13.) The Moon is about 384,400 km from Earth. If you are going to travel by car from the Earth to the Moon it will take you 130 days.

14.) If you are to go to the Moon by means of a rocket it will take you 13 days.

15.) If you will travel to the Moon from the Earth by the speed of light it will only take 1.52 seconds.

16.) The largest moon in the Solar System is Jupiter’s Ganymede with a diameter of 5,262 km.

17.) Saturn’s Titan, Jupiter’s Callisto and Jupiter’s Io are the 2nd, 3rd and 4th largest moons, respectively.

18.) The Earth’s Moon, with a mean diameter of 3475 km, is the 5th largest natural satellite in the Solar System.

19.) Aside from European Space Agency, four other countries since 2004 have sent lunar orbiters – they are China, India, Japan and the United States.

20.) February is the only month that can occur without a Full moon. During such occurrences, either January or March will have two Full moons.

21.) The second full moon occurring within a calendar month is called a Blue Moon. The last occurrence of a Blue Moon was on December 31, 2009. On the average, this phenomenon occurs once every 3 years.

22.) The Moon is about ¼ the size of the Earth and the Sun is 400 times larger than the Moon.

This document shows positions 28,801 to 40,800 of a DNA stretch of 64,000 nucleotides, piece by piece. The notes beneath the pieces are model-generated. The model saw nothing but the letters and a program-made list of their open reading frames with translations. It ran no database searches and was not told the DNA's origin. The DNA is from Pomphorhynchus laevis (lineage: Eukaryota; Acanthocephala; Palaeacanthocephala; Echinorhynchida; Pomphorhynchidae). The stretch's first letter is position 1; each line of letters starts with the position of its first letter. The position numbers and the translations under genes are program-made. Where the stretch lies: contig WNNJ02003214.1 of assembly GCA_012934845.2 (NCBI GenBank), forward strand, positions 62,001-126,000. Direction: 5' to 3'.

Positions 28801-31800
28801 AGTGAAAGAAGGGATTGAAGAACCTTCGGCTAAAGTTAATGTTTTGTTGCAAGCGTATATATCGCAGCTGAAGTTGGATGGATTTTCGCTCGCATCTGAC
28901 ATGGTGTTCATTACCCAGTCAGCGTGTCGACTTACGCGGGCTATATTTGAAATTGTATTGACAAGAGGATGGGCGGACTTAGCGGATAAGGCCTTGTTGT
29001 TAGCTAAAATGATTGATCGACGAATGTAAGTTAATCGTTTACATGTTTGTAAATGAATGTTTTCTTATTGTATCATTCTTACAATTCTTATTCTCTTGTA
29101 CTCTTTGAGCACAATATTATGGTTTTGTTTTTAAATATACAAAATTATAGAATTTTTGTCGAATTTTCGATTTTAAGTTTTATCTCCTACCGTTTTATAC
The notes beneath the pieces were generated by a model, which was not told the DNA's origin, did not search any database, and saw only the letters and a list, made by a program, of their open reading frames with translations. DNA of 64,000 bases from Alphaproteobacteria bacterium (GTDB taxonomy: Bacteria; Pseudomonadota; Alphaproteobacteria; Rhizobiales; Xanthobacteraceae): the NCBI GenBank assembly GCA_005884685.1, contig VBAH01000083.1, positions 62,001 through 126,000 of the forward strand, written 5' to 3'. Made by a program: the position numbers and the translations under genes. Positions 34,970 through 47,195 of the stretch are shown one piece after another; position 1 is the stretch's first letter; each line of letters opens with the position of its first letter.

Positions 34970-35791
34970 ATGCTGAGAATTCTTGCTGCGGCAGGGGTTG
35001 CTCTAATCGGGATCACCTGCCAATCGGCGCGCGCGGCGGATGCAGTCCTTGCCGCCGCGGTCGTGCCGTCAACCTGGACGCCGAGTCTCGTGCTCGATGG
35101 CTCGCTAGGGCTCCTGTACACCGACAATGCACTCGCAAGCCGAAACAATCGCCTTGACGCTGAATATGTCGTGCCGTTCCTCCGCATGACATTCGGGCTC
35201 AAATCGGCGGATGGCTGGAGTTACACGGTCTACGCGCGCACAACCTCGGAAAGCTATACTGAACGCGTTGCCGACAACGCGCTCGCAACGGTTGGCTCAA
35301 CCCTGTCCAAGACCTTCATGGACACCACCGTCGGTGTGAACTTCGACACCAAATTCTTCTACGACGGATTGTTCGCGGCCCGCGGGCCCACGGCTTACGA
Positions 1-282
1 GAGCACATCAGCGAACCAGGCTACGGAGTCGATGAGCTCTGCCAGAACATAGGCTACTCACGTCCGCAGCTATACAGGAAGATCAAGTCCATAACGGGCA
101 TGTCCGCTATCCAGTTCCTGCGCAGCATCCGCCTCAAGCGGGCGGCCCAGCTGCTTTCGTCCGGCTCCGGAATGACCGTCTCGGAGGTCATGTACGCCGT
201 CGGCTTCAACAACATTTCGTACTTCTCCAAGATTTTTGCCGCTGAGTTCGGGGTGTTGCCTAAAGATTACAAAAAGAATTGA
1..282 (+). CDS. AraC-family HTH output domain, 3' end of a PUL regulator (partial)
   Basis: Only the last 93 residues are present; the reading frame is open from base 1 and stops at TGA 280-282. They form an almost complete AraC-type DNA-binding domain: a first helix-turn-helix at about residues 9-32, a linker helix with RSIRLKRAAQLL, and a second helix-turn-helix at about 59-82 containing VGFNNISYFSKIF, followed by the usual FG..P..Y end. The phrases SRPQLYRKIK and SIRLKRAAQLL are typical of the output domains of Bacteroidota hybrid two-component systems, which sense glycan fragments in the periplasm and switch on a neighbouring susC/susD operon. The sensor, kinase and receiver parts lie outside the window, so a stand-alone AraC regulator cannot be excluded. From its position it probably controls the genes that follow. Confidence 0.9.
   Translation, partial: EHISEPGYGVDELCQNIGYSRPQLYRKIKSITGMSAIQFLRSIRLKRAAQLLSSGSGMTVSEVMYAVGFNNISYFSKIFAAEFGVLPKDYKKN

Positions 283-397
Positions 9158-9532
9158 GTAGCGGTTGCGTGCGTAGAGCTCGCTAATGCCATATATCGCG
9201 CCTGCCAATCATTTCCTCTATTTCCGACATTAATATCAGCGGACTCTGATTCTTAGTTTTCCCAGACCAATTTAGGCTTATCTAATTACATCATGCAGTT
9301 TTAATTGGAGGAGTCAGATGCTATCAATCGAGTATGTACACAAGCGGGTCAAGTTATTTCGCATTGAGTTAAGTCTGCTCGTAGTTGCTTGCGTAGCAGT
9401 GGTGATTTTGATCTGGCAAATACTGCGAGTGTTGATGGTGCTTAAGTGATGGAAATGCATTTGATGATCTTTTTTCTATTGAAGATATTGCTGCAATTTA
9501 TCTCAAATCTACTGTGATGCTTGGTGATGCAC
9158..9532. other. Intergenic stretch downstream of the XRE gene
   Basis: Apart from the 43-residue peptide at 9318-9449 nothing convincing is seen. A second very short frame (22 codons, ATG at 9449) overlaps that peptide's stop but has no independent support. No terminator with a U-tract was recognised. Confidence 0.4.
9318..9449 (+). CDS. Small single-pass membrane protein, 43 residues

23.) The moons of the planet Uranus are named after Shakespearean characters and all the moons of the other planets on the Solar System are named after Greek and Roman mythology.

24.) As we have known, tides are caused by the gravitational pull of the Moon and Sun. the Moon also pulls the Earth’s crust which causes it to bulge up.

25.) As we view the Moon, it looks like it is round but it is not. It is actually egg-shaped.

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26.) Do you play golf? If you play golf in the Moon, you can hit a golf ball and drive it nearly one half mile away like Alan Sheppard did when he was there.

27.) For the Moon to go all the way around the Earth and return to its starting position, it will take about 27 days, 7 hours, 43 minutes, 11.6 seconds.

28.) The time the Moon takes to pass through a complete cycle of its phases which is measured from New Moon to New Moon is called a Lunar month.